u3a - u3a


Tuesday 21st April

(With apologies to William Wordsworth)

I wandered lonely as a cloud
Where only birdsong could be heard
One walk each day is still allowed
If social distancing is observed
Spring has sprung and all around
Golden daffodils abound.

Dairy Project Denis Belfast April

Beyond the Rainbow

Painting & poem original work by Denis

Denis, Northern Ireland

Thursday 23rd April

It is now 23rd April and we are in the fourth week of Lockdown, I live with my husband about a mile away from Glasgow Airport. Our daily exercise takes us down by a nicely landscaped industrial site with a large pond with a Japanese Bridge in it and then round the perimeter of Glasgow Airport runway. The industrial site has little work going on now, but the wildlife is surprising. The pond has large bullrushes in it and amongst them we've spotted fifteen ducklings, a beautiful swan on a reed nest, moorhens and lots of ducks. Today there were lots of little white butterflies with apricot tipped wings. On to the airport which now resembles a plane park with rows of BA and Virgin planes standing stationary. I would say that I enjoy the tranquillity, the peace. The air is fresher and you can see the woods on the hills in the distance. Somebody said to me I'll see you when this is all over. I know what they mean, but even in this most precarious time I think we have to live every day. I hope that the government of UK and Scotland will find a way to open the parks so that people who live in flats or city centres can get in to benefit . We can still practice social distancing. Nature is so beautiful.

Gwyneth, Scotland

Friday 24th April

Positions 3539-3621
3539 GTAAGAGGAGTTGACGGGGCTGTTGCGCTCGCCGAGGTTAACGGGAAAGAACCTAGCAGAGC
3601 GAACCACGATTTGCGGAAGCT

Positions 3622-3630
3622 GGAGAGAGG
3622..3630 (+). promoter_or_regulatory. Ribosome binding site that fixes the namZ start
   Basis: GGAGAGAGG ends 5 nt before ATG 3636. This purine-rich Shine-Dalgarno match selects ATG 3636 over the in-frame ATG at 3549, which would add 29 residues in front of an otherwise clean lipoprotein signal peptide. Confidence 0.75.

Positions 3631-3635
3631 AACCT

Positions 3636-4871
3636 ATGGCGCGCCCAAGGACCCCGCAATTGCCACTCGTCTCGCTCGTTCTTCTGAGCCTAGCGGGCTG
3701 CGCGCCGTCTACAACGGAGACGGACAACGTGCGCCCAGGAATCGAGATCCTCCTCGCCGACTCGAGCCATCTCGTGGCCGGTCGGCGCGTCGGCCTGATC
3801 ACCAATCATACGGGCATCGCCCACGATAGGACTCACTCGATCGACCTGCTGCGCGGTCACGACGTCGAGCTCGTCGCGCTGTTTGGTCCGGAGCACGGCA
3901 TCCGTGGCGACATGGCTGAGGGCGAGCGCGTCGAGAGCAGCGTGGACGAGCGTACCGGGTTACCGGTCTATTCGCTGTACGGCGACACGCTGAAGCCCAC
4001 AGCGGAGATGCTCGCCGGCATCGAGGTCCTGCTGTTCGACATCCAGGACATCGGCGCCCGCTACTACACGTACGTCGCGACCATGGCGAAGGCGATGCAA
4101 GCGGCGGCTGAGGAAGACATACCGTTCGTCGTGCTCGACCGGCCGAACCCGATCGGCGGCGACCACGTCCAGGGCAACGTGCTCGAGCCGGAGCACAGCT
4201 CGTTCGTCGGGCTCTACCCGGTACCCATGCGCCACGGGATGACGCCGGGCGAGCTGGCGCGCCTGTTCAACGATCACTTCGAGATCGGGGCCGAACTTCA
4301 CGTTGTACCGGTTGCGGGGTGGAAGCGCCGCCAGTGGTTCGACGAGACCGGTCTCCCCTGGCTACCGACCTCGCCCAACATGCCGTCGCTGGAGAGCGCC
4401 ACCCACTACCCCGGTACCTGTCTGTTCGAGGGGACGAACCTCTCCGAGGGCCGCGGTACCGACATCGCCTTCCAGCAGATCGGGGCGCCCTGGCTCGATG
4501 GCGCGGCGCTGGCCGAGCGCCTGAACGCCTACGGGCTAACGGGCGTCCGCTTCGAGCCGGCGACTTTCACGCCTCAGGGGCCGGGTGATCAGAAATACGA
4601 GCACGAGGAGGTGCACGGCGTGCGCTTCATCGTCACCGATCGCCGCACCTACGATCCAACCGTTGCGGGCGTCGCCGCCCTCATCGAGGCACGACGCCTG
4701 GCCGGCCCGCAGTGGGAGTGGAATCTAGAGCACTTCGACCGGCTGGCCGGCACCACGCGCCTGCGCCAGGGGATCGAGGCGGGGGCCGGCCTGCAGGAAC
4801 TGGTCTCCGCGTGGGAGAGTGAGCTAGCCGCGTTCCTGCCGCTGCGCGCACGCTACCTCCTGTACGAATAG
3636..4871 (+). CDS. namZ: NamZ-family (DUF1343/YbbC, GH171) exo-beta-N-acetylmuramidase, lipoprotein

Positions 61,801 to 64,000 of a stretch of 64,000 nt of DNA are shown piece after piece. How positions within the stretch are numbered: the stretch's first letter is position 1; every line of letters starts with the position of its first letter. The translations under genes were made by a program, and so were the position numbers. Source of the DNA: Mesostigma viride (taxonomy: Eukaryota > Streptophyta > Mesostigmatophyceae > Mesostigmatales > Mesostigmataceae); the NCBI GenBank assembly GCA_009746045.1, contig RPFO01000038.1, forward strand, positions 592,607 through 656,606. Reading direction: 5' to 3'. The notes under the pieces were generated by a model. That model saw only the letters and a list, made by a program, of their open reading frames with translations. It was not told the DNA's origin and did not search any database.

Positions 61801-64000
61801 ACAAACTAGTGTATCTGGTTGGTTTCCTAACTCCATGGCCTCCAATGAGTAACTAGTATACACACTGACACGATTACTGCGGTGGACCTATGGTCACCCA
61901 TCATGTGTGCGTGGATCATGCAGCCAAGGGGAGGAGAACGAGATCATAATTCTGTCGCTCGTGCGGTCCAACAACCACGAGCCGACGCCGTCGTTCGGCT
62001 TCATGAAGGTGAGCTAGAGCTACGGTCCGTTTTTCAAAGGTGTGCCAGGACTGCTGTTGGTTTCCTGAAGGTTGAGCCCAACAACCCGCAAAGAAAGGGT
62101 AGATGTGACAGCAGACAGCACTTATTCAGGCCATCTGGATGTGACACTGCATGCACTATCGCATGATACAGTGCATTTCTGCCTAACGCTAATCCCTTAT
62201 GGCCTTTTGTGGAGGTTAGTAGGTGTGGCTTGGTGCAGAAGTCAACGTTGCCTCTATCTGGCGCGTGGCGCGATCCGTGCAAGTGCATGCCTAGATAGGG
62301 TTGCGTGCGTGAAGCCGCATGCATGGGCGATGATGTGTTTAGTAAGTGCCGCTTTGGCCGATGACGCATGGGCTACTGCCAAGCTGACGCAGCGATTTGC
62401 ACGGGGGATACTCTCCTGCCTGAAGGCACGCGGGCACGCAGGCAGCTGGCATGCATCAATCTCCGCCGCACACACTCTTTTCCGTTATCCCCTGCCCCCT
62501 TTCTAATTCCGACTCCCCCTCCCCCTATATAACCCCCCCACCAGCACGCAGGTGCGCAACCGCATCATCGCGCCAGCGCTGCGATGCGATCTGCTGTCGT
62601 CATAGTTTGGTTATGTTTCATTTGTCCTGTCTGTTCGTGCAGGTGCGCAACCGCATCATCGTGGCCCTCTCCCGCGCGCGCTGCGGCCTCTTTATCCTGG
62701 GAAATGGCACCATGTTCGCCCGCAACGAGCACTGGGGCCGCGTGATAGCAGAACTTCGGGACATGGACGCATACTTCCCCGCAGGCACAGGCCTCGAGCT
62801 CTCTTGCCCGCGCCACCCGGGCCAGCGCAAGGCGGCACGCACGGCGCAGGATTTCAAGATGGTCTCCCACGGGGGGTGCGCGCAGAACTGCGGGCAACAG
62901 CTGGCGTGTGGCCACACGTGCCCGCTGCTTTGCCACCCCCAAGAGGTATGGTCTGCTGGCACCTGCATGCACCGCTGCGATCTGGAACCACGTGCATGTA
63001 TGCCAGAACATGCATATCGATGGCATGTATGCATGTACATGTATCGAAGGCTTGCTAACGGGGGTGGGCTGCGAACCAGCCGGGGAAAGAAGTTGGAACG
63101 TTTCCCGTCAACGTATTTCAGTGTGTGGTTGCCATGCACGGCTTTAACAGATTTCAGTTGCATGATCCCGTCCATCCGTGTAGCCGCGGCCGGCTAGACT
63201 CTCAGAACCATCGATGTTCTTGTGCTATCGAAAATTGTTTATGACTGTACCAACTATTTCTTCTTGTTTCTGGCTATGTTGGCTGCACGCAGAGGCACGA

Having the Times delivered every morning to our house has taken on a new level of satisfaction since lockdown began. With the rediscovery of time and unrushed breakfasts, the newspaper now gets the attention it deserves rather than the skim reading of the past.

Whilst browsing the T2 section of the paper I came across an article titled, “What, only 800 pages? The best doorstop books to read now”; discussing what lockdown reading challenges some of the paper’s writers were undertaking. As I had already begun my own reading marathon, I decided to respond to this article, and wrote to the Letters page that afternoon:

[The next day] …I was chuffed to see my letter published with the heading ‘Best Doorstops’ “Sir, What a bunch of lightweight readers your writers are (What, only 800 pages? The best doorstop books to read now, Times 2, April 20). At a mere, 1,474 pages, A Suitable Boy by Vikram Seth had languished unread in my bookcase for 20 years, waiting for the perfect moment to be rediscovered. That time has come. Since the lockdown began, I have read 433 pages, and am engrossed in post-Partition Indian family life. Whether the ending of restrictions or the final chapter comes first is open for debate.” Jill, London.

This week has been made memorable by the enjoyment gained from an impulsive decision to write a letter… and thank you for asking, I am now on page 485 and going strong.

Jill, London

Sunday 26th April

Another short event was the day I decided to have my hair cut. All the barbers and hairdressers were closed. So, I asked my son for his beard trimmers. He offered to shave my hair. I sat in a chair wrapped in a towel whilst he shaved my hair off.

He asked me the obligatory barber shop questions like; where I was going on my holidays and we had a nice little chat about where I had planned to go. We then discussed Liverpool’s prospects in Europe (which in reality did not look good after a first leg loss but in our fantasy, world was very positive). He undid the towel and held a mirror to the back of my head at several angles and then asked if there was anything else? I left him to sweep up my hair trimmings.

Stephen, Bedfordshire

Week One

23rd - 29th March

Week Two

30th March – 5th April

Week Three

6th – 12th April

Week Four

13th – 19th April

Week Five

20th – 26th April

Week Six

27th April – 3rd May

Week Seven

4th – 10th May

Week Eight

11th - 17th May

Week Nine

18th - 24th May

Week Ten

25th - 31st May

Week Eleven

1st - 7th June

Week Twelve

8th - 14th June

Week Thirteen

15th - 21st June

Week Fourteen

22nd - 28th June

Week Fifteen

29th June - 5th July


Week Sixteen

6th - 12th July

Week Seventeen

13th - 19th July

Week Eighteen

20th - 26th July

Week Nineteen

27th - 31st July